The functional issues with a cleft lip includes problems with feeding, speech, drooling and oral hygiene. The psychosocial repercussions are enormous and the result is a child who is a social recluse, making the repair extremely important to the success of the child. The manifestations of the palate are also devastating. The functional problems associated with a cleft palate include chronic otitis media, feeding difficulties, chronic sinusitis, speech disorders and halitosis. Children who cannot communicate have difficulty in the job force and have difficulty integrating into their world socially.
The deformity occurs during fetal development at 6-7 weeks gestation. An isolated gene deformity has not been identified in the majority of cases except Van der Woude Syndrome. The reasons most commonly attributed are prenatal vitamin deficiency and environmental factors that lead to errors in the genetic code known as gene mutations.
Treatment of Cleft Lip
The sequence of repair starts with the lip. This is started at one to three months of age. By repairing the lip muscle, recontouring of the underlying bone, gum and palate is initiated. This helps align the underlying structures, closes the gaps of the cleft and sets the stage for the palate repair, which is performed at six to twelve months of age. This early sequence of repair often avoids the need for preoperative treatment with tape, straps or orthodontic gum splints.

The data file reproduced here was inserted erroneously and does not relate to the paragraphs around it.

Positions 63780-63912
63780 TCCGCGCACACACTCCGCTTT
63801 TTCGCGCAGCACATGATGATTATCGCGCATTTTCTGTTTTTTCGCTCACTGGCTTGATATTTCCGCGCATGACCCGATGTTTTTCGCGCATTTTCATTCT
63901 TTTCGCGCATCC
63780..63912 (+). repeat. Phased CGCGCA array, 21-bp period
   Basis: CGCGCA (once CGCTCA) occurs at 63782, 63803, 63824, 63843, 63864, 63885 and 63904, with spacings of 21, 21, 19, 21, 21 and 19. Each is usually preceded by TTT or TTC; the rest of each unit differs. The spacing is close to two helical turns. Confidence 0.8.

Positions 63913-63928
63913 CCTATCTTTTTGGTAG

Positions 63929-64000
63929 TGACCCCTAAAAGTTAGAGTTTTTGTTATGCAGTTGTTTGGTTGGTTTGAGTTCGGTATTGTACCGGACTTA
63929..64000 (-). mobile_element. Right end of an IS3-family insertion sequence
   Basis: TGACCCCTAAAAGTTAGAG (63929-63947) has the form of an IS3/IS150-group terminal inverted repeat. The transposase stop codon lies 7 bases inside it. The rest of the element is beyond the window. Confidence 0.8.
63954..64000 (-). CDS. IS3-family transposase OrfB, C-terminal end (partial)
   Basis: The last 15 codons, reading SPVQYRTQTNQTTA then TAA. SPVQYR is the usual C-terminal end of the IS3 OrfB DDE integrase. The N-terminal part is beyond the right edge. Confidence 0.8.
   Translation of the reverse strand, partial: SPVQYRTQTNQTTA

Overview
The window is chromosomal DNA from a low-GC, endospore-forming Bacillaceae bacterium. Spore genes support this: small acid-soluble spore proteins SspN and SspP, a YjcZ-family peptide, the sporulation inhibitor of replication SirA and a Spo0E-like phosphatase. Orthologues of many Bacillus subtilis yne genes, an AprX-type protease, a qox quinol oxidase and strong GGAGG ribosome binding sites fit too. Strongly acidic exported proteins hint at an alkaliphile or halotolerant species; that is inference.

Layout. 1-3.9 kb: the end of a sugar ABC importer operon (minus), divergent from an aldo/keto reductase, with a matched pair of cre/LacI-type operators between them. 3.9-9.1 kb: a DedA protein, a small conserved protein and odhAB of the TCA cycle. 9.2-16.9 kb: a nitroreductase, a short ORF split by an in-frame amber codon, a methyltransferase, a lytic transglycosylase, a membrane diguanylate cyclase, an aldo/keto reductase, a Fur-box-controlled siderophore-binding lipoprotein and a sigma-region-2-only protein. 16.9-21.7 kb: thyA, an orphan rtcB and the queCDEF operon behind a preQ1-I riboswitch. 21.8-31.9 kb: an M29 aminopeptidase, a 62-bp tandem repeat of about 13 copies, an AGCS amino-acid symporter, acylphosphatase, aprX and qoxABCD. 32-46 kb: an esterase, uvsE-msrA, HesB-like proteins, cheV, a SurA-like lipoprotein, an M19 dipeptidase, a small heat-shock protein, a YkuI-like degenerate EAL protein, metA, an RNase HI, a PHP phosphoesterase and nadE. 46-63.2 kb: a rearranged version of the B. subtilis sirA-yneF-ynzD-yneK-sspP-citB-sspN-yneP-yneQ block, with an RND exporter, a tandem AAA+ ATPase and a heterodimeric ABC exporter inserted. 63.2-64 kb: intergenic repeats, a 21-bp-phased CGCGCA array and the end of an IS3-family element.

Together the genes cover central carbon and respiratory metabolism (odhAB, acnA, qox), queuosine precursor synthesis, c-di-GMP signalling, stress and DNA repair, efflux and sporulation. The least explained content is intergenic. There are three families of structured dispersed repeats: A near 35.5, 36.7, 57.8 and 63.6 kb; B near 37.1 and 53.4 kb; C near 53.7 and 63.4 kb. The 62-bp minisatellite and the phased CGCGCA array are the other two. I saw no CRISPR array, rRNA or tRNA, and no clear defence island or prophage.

Treatment of Cleft Palate
The palate not only to prevents flow of oral secretions and food into the nose, but also provides a critical portion of the valve structure that controls air flow into the nose. The muscles that provide this function are in the soft palate. If they fail to function properly, the result is too much nasal airflow. This is called hypernasality or velopharyngeal insufficiency or VPI for short.
The structures required to repair the palate are usually located on the edges of the cleft. The timing of the repair is between six to twelve months of age. If bone is missing in the cleft, it is not replaced except in the gum area. The muscles are reconstructed in the soft palate. If the muscle is underdeveloped, a secondary procedure may be required if the child demonstrates enough hypernasality to distort the speech.